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Wisconsin State Employees Actually Underpaid

by Stuart Shapiro

One of the canards that has been prevalent throughout both the federal budget debate and the battle in Wisconsin is the idea that government workers are overpaid.   The Economic Policy Institute points out the problem with this argument.

In Wisconsin, which has become a focal point in this debate, public servants already take a pretty hefty pay cut just for the opportunity to serve their communities (Keefe 2010).  The figure [pictured, click to enlarge] shows that when comparing the total compensation (which includes non-wage benefits such as health care and pensions) of workers with similar education, public-sector workers consistently make less than their private–sector peers.  Workers with a bachelor’s degree or more—which constitute nearly 60% of the state and local workforce in Wisconsin—are compensated between $20,000 less (if they just have a bachelor’s degree) to over $82,000 a year less (if they have a professional degree, such as in law or medicine).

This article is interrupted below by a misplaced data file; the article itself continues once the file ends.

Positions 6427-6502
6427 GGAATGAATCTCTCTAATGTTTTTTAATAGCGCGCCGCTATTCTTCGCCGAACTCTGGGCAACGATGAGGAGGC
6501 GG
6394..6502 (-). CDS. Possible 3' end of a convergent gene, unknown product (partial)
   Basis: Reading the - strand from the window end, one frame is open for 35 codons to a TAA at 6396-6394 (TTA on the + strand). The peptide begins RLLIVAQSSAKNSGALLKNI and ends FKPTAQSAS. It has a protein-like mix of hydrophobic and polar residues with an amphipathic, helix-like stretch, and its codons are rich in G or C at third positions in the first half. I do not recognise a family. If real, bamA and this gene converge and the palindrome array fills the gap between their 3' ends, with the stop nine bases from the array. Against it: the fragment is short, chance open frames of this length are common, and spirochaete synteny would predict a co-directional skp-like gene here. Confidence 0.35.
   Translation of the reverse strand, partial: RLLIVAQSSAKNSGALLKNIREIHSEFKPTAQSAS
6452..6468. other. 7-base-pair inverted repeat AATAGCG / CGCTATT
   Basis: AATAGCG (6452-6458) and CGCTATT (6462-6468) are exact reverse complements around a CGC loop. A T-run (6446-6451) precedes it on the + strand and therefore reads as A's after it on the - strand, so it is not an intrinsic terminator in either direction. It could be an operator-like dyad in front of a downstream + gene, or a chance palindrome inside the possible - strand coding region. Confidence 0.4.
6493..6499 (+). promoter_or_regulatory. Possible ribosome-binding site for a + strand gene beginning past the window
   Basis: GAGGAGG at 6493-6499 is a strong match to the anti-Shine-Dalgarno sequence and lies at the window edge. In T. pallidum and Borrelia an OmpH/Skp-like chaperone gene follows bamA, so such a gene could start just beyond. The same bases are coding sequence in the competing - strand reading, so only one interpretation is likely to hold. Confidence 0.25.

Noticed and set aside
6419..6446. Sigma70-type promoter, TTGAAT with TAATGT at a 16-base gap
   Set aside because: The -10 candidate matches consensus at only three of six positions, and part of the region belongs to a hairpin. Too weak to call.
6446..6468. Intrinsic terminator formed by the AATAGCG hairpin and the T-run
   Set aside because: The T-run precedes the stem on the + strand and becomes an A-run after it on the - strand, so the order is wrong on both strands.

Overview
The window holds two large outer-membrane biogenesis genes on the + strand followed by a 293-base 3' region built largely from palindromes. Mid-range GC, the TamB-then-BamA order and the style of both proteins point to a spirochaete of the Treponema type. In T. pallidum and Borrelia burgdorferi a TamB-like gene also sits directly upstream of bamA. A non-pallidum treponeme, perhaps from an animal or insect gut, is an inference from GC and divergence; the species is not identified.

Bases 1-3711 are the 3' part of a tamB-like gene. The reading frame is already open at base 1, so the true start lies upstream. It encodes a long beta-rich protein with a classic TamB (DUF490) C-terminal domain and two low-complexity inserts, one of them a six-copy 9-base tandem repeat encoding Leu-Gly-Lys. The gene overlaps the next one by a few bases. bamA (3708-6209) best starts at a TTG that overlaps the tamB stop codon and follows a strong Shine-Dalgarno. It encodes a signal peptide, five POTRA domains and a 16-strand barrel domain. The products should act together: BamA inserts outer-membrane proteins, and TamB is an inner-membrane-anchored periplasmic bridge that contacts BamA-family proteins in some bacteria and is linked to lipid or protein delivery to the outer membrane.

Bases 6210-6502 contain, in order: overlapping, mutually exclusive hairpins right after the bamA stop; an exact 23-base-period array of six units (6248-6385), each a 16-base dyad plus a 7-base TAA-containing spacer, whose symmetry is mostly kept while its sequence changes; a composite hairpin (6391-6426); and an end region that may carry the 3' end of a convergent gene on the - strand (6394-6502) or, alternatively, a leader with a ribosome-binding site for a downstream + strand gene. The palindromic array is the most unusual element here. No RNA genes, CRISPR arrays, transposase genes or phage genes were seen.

Those who say that public sector employees earn more than private sector ones ignore the fact that the makeup of the public workforce is different than the private workforce.  Public sector workers tend to have more education and be older.  Once these factors are controlled for (something any policy analyst is taught how to do their first semester in school) then it is clear that private sector workers make more money than those in the public sector.

About Stuart Shapiro

Stuart Shapiro Stuart is a professor and the Director of the Public Policy program at the Bloustein School of Planning and Public Policy at Rutgers University. He teaches economics and cost-benefit analysis and studies regulation in the United States at both the federal and state levels. Prior to coming to Rutgers, Stuart worked for five years at the Office of Management and Budget in Washington under Presidents Clinton and George W. Bush.

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